Mormon Scripture – Doctrine and Covenants/Part 9

By: Marvin W. Cowan; ©2012
The Doctrine and Covenants is one of four books that are official LDS books of scripture or “Standard Works.” The Explanatory Introduction to the Doctrine and Covenants says it is “unique because it is not a translation of an ancient document but is of modern origin and was given of God through His chosen prophets for the restoration of His holy work and the establishment of the kingdom of God on the earth in these days….”

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Mormon Scripture – Doctrine and Covenants Contents

Changes in the Doctrine and Covenants – Part 1

The Doctrine and Covenants (D. & C.) is one of four books that are official LDS books of scripture or “Standard Works.” The Explanatory Introduction to the D. & C. says, “The Doctrine and Covenants is unique because it is not a translation of an ancient document but is of modern origin and was given of God through His chosen prophets for the restoration of His holy work and the establishment of the kingdom of God on the earth in these days…and the work that is initiated herein is preparatory to His second coming.”

The D. & C. has 138 revelations in that number of “Sections.” Almost all of the revelations were reportedly given to Joseph Smith, Mormonism founder, but a few revelations are from his successors, along with two Official Declarations. The Introduction to the Doctrine and Covenants Student Manual says on page vii, “These revelations contain the truths necessary to save you. They reveal the doctrines of salvation, the principles that will bring men to a fullness of joy.” Therefore, this book is very important to Mormons.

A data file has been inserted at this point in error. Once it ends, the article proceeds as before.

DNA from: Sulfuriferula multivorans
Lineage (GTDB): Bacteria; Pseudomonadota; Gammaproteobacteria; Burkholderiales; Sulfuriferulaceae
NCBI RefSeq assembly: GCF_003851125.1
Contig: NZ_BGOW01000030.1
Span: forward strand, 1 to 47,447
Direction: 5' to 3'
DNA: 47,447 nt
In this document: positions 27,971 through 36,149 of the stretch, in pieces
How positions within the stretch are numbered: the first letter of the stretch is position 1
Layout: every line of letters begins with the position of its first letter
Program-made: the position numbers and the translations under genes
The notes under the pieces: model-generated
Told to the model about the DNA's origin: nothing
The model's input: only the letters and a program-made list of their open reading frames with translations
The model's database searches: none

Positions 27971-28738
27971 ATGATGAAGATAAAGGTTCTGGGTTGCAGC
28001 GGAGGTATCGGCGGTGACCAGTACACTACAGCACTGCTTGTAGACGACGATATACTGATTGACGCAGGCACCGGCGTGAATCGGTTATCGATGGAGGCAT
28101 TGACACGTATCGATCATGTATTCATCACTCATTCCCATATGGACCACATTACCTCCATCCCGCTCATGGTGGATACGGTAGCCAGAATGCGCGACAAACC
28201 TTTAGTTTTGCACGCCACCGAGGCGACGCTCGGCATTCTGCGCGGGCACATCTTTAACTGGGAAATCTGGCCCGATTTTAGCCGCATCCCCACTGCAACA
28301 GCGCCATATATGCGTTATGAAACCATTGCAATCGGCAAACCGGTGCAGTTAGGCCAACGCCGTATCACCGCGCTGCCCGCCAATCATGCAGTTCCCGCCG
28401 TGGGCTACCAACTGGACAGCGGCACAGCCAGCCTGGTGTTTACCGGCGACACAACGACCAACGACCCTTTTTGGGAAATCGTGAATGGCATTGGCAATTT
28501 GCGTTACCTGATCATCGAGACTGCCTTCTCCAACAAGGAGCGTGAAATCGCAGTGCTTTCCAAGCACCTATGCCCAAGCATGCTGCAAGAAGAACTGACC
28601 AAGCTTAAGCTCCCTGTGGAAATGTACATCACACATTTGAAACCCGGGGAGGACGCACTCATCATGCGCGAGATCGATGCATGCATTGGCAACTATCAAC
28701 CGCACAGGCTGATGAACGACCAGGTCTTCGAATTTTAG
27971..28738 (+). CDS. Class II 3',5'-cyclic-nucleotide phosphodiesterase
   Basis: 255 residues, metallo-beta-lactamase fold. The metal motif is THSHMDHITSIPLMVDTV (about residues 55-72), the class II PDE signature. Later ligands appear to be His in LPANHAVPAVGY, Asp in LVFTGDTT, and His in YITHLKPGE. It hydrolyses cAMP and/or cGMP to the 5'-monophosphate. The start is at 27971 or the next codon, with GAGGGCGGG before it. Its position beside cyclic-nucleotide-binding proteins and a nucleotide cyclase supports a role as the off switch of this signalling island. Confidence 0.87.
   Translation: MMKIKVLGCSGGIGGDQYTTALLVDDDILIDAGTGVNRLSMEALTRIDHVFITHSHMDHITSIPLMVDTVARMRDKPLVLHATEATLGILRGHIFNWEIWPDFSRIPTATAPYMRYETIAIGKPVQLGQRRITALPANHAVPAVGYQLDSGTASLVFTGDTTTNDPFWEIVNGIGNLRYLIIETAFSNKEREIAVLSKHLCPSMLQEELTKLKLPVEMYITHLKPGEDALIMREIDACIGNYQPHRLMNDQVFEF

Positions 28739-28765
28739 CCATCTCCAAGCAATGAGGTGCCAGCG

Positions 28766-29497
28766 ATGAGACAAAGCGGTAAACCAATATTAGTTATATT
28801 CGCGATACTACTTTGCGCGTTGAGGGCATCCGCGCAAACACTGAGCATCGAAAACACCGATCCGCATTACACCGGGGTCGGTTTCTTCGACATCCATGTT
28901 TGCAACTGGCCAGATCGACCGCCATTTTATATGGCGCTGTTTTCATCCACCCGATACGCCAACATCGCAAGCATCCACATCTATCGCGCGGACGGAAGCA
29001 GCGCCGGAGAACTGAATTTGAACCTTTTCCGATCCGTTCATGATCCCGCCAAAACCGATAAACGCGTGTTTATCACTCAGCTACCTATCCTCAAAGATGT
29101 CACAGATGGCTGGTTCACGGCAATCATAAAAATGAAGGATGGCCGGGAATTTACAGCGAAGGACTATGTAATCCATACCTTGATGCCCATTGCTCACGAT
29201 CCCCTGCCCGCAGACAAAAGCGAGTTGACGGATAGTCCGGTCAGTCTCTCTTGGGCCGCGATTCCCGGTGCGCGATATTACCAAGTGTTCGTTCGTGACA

Few modern Mormons know that many of the revelations that are now in the D. & C. were first published by the LDS Church in the Book of Commandments (B. of C.) in 1833, which was two years before the first edition of the D. & C. was published in 1835. The B. of C. was published in Independence, MO, when the Mormons and Missourians were in conflict with each other and as a result most copies of the B. of C. were destroyed. But a few copies survived, and many copies have now been made from them.

By comparing the revelations in the B. of C. with the same revelations in the D. & C., it is obvious that some have been changed. Some are only minor changes, but others change the meaning completely. We will only discuss the more important changes. Revelations in the B. of C. are in “chapters” instead of a “sections” like the D. & C., and each verse in the B. of C. become several verses in the D. & C.

When chapter 1 in the 1833 B. of C. became Section 1 in the 1835 D. & C., only minor changes were made in it. That “revelation” was written as a Preface to all of the revelations in the B. of C. and the D. & C., so its content is very important. D. & C. 1:4-7, which is part of B. of C. 1:1-2, says,

And the voice of warning shall be to all people, by the mouths of my disciples, whom I have chosen in these last days. And they shall go forth and none shall stay them, for I the Lord have commanded them. Behold, this is mine authority, and the authority of my servants, and my preface unto the book of my commandments, which I have given them to publish unto you, O inhabitants of the earth. Wherefore, fear and tremble, O ye people, for what I the Lord have decreed in them shall be fulfilled.